This patient was a 48-year-old woman with a history of polyneuropathy, hepatomegaly, hypothyroidism, M protein, hyperpigmentation, gangrene of the left foot, and human herpesvirus 8–associated Castleman disease. She had a 5 pack-year history of smoking. She was admitted to the hospital because of acute weakness in all limbs. The findings on physical examination included quadriplegia, hypoesthesia involving the distal parts of both legs, and areflexia in all extremities. Her fibrinogen level was 0.594 g/dL (17.5 µmol/L) on day 3. It had been 0.706 g/dL (20.8 µmol/L) 1 month before admission. Her CRP level was 0.9 mg/dL on day 10. Polycythemia, thrombocythemia, lupus anticoagulant, anti–phospholipid antibody, and activated protein C resistance were not observed. Echocardiography showed a mildly decreased systolic function of the left ventricle and a small amount of pericardial effusion. An MRI scan revealed bilateral posterior cerebral artery infarcts and bilateral end artery BZIs (Figure 2). On magnetic resonance angiography, there was stenosis of the left proximal MCA.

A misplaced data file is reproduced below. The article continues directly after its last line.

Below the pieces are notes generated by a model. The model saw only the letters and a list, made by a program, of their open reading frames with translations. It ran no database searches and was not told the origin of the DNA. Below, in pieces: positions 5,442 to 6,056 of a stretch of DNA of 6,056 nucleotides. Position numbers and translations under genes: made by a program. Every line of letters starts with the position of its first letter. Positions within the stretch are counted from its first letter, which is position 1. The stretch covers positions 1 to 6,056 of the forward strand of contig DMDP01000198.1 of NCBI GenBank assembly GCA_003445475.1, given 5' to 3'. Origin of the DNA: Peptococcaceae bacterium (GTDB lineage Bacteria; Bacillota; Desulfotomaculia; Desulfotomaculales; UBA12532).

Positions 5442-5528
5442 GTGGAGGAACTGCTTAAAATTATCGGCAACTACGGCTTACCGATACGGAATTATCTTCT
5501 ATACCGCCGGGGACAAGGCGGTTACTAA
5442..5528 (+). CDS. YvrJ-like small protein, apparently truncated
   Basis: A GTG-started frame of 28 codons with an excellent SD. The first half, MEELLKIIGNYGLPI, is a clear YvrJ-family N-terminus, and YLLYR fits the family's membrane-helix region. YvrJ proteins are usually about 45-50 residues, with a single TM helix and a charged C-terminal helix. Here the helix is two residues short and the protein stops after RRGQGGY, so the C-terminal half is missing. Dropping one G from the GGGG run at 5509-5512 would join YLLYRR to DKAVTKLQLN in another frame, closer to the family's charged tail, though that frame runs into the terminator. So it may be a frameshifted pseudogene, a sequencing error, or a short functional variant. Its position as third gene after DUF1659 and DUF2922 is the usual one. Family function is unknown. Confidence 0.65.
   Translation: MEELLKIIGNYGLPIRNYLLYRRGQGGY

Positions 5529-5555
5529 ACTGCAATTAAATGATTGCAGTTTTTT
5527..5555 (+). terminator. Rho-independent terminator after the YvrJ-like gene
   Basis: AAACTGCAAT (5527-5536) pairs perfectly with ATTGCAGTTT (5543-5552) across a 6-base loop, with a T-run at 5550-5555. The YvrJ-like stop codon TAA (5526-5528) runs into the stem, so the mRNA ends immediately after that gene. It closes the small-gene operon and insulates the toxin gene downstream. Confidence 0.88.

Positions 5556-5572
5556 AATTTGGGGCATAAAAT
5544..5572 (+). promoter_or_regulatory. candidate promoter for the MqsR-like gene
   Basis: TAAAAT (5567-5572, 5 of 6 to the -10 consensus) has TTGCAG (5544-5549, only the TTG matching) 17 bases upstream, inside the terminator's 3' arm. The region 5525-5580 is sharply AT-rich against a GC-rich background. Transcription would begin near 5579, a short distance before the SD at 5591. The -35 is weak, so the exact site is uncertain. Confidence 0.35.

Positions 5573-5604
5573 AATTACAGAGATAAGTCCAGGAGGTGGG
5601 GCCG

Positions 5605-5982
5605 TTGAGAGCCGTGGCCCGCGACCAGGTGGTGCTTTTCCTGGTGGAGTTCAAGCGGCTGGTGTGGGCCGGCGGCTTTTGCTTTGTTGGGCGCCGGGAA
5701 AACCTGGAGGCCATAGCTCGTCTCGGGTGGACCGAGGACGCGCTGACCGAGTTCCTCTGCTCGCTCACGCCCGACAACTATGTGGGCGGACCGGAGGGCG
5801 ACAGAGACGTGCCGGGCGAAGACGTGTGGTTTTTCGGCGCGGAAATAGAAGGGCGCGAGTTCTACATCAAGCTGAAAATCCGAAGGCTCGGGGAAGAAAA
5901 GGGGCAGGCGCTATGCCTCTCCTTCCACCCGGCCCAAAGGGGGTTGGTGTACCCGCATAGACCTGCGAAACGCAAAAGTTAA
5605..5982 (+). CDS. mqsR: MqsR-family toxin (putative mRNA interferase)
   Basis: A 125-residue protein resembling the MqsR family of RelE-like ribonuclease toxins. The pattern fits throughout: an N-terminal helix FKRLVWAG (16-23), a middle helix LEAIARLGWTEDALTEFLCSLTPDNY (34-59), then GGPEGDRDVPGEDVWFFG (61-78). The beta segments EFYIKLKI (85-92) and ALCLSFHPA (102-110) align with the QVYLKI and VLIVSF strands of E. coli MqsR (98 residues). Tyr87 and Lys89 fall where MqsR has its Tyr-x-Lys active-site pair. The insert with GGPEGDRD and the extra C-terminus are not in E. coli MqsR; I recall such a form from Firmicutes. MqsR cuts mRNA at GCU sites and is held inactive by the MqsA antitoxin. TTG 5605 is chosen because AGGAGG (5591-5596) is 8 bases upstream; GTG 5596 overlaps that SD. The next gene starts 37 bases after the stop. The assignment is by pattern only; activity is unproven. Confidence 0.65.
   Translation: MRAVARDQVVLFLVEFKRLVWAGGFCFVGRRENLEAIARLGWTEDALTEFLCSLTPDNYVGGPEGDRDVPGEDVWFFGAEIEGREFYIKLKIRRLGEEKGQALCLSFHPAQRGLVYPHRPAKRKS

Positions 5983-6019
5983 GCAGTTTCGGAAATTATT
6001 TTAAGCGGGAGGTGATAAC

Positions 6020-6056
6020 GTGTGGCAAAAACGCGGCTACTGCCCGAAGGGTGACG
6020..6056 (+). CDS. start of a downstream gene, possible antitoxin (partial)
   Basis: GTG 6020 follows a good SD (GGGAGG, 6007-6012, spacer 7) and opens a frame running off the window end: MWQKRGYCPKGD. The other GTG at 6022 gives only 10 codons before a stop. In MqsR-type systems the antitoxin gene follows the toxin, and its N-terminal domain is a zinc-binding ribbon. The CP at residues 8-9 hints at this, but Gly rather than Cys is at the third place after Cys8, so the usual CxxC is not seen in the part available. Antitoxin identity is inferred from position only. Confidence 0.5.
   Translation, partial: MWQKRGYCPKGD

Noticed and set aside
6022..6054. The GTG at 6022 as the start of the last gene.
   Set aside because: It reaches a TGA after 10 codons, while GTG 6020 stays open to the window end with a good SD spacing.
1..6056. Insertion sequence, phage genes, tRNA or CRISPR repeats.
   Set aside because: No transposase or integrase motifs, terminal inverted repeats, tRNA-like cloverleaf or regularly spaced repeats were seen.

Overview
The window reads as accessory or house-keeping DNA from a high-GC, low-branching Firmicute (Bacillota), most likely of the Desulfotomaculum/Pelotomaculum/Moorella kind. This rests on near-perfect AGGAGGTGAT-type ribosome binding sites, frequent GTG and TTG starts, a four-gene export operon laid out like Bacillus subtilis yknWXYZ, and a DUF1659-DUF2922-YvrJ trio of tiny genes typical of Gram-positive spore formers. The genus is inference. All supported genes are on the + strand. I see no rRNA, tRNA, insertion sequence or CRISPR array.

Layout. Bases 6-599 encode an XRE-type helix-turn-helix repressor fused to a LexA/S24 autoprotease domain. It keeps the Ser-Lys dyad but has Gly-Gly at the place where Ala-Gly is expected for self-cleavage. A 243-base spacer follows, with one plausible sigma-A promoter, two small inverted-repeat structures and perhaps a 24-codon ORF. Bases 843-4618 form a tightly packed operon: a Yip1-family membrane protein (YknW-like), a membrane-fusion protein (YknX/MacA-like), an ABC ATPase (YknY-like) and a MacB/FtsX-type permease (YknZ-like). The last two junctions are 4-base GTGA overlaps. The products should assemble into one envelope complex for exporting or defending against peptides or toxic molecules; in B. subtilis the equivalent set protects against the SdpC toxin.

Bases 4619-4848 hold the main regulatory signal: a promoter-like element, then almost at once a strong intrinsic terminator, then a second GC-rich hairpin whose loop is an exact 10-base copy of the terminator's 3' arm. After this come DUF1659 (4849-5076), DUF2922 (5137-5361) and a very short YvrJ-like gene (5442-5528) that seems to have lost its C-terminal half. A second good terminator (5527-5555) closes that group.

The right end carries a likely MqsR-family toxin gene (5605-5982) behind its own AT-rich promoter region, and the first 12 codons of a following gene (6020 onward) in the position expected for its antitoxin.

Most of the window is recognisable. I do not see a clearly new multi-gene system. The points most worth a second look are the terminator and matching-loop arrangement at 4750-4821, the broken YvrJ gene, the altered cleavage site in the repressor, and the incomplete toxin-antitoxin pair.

This patient was a 52-year-old woman with a 2-year history of uncontrolled hypertension. Six months before hospital admission, she insidiously developed numbness and weakness in 4 limbs. Two weeks before admission, she experienced abdominal distention and edema of both legs. She was admitted to the hospital because of sudden slurred speech. Physical examination findings revealed hyperpigmentation, hepatomegaly, lymphadenopathy, ascites, dysarthria, tetraparesis, and areflexia of both legs. The fibrinogen level was 0.361 g/dL (10.6 µmol/L) on day 12, and the CRP level was 1.6 mg/dL on day 16. Neither polycythemia nor thrombocythemia was detected. Echocardiography showed pulmonary hypertension and a small amount of pericardial effusion. The MRI and DWI scans showed a left end artery BZI, a left MCA–posterior cerebral artery BZI, and narrowing of the left intracranial internal carotid artery (Figure 3). A transcranial Doppler ultrasonographic examination revealed an increased mean flow velocity in the left internal carotid artery siphon, the right MCA, both vertebral arteries, and the basilar artery.